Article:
A Tuscaloosa resident is suing the city and its animal control supervisor over the seizure and euthanasia of his pet dog, who was put down late last year at the Tuscaloosa Metro Animal Shelter.

In a complaint filed Friday, the plaintiff, Caleb O'Connor, said that on December 8th, his dog got into a fight with another dog on his property on Queen City Avenue.

The second animal was allegedly injured in the altercation and the city of Tuscaloosa dispatched a civilian animal control officer and their supervisor to the property.

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The supervisor reportedly told O'Connor that they would be taking his dog under the rules of Emily's Law,  legislation passed in 2018 and named after Emily Colvin, who was fatally mauled by dogs in Northeast Alabama in December 2017.

O'Connor was told his dog would be quarantined at the animal shelter until a judge could decide its fate -- after an attack, a judge can rule that a "dangerous dog" should be euthanized or order its owner to take specific measures to ensure it does not hurt anyone else.

"This was an intentional representation as "Emily's Law," Alabama Rules of Civil Procedure § 3-6A-1 et. seq. only involves incidents where a dog has bitten or has been dangerous to a human," O'Connor said in his lawsuit.

He's right -- according to a Tuscaloosa County animal control officer not affiliated with the city, there are three criteria that must be met for Emily's Law to apply to a case. The dog must be on property other than its owner's, the attack must be unprovoked and there must be a human injury.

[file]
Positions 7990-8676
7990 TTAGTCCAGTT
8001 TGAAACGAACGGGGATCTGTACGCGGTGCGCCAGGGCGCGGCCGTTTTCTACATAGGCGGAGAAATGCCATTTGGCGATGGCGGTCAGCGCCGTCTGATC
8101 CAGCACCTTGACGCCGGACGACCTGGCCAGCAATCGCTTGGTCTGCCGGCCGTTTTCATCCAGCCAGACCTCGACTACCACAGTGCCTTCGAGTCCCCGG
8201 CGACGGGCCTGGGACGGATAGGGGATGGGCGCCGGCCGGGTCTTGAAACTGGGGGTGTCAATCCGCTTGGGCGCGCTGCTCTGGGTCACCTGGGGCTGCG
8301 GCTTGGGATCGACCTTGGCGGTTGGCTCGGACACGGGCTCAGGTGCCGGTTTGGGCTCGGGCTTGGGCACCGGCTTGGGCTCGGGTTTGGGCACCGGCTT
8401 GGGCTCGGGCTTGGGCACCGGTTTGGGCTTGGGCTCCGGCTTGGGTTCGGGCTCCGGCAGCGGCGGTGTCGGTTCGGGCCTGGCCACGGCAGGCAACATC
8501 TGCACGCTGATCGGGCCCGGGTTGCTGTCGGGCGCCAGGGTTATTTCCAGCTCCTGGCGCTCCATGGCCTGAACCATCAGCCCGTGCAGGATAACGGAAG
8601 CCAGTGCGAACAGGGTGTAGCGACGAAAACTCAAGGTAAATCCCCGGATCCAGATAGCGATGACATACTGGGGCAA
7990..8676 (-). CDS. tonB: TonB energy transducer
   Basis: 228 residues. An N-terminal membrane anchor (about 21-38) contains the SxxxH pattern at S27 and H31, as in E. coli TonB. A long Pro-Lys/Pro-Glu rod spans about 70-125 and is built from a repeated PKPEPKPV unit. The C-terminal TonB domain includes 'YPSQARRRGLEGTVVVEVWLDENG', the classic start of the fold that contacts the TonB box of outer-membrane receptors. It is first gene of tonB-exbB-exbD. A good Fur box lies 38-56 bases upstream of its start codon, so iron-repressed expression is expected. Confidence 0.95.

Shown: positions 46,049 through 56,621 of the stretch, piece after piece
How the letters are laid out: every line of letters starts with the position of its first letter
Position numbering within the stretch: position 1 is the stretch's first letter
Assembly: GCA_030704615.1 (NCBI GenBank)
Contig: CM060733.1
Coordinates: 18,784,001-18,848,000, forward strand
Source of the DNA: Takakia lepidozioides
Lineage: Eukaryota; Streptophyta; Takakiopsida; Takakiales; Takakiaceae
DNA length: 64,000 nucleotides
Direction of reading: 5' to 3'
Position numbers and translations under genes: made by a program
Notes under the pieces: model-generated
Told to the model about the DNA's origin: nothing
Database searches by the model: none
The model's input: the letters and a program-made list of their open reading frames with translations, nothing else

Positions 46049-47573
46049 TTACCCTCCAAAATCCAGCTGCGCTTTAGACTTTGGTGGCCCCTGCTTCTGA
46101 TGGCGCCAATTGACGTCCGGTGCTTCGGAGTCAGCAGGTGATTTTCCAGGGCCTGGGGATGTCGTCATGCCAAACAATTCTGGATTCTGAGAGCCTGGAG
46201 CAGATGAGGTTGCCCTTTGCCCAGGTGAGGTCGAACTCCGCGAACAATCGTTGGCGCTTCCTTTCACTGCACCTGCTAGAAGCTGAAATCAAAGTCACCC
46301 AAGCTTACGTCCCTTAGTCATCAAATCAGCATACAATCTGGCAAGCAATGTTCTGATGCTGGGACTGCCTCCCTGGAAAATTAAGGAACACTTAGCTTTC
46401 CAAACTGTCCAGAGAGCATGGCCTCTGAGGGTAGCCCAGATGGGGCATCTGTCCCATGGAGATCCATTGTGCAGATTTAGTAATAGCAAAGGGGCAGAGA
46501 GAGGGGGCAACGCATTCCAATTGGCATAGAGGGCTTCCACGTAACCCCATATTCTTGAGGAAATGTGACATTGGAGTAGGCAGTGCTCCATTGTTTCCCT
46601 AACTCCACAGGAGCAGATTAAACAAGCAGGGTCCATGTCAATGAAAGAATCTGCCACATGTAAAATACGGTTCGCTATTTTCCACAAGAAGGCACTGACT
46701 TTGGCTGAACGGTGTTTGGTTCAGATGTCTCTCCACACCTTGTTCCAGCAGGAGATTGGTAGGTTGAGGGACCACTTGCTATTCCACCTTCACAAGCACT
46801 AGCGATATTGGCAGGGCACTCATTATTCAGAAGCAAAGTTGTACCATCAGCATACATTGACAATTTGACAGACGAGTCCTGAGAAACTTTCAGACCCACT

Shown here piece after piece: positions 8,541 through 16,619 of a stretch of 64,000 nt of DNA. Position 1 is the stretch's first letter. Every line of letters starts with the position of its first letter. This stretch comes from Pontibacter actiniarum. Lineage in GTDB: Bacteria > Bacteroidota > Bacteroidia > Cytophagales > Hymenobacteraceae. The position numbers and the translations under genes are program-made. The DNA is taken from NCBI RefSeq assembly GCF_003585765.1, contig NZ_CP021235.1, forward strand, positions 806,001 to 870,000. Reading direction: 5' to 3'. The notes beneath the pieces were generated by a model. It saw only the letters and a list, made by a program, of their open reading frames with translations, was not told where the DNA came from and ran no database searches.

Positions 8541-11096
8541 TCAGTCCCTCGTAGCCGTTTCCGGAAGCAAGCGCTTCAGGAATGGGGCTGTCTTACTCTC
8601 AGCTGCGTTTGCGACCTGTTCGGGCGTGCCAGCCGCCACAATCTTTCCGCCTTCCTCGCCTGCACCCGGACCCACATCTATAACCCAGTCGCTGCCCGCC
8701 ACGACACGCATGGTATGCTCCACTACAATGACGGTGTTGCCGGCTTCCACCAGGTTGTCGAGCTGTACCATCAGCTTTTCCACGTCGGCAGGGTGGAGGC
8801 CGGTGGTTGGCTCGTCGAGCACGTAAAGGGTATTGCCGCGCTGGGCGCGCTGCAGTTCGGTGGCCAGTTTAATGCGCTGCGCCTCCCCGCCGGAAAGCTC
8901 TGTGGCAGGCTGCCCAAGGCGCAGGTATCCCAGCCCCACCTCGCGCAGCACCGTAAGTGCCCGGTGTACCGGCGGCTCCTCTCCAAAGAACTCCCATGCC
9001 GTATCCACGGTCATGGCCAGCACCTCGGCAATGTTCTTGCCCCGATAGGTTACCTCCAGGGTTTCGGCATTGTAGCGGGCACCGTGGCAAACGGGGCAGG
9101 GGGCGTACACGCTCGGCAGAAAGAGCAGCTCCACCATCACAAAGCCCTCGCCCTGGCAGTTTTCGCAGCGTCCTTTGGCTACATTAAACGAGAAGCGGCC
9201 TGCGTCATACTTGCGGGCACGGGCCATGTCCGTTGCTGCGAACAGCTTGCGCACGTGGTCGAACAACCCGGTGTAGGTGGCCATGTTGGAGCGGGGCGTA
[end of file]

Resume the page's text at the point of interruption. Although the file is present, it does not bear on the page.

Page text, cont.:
The complaint does not dive into the details of the altercation between the two animals, but if the fight happened on O'Connor's property and no human was injured, Emily's Law would not apply, the county animal control officer said.

After O'Connor's dog was taken away, it was placed in the Tuscaloosa County Metro Animal Shelter, but the city's animal control supervisor allegedly did not provide the shelter with O'Connor's contact information or any other details besides the fact that the dog had injured another dog.

In the lawsuit, O'Connor said he made several attempts to contact the shelter and finally got through to them on Monday, December 18th -- 10 days after the original incident.

He was then informed that the shelter doesn't quarantine "dangerous dogs," and instead keeps canines for six days while waiting for their owner to claim them before either putting them up for adoption or euthanizing them if they were brought in after harming another animal.

The shelter told O'Connor that his dog had been put down on Friday, December 15th.

Now O'Connor is suing the city of Tuscaloosa and the supervisor who took his dog away, whose name will not be published here.

The five-count lawsuit claims the city did not adequately train the supervisor on Emily's Law, that the supervisor made fraudulent claims to O'Connor, that the supervisor failed to disclose the high likelihood that the dog would be euthanized and more.

O'Connor and his attorney, Birmingham's Craig L. Lowell, are asking for a jury trial and for unspecified compensatory and punitive damages.

In a Tuesday phone call with the Tuscaloosa Thread, Lowell said he plans to let the case speak for itself and to allow a jury to determine how O'Connor should be compensated if the city and supervisor are found liable.

A spokesperson for the city declined to comment, citing municipal policy concerning active litigation.

Stay connected to the Tuscaloosa Thread for updates on this case as they become available.

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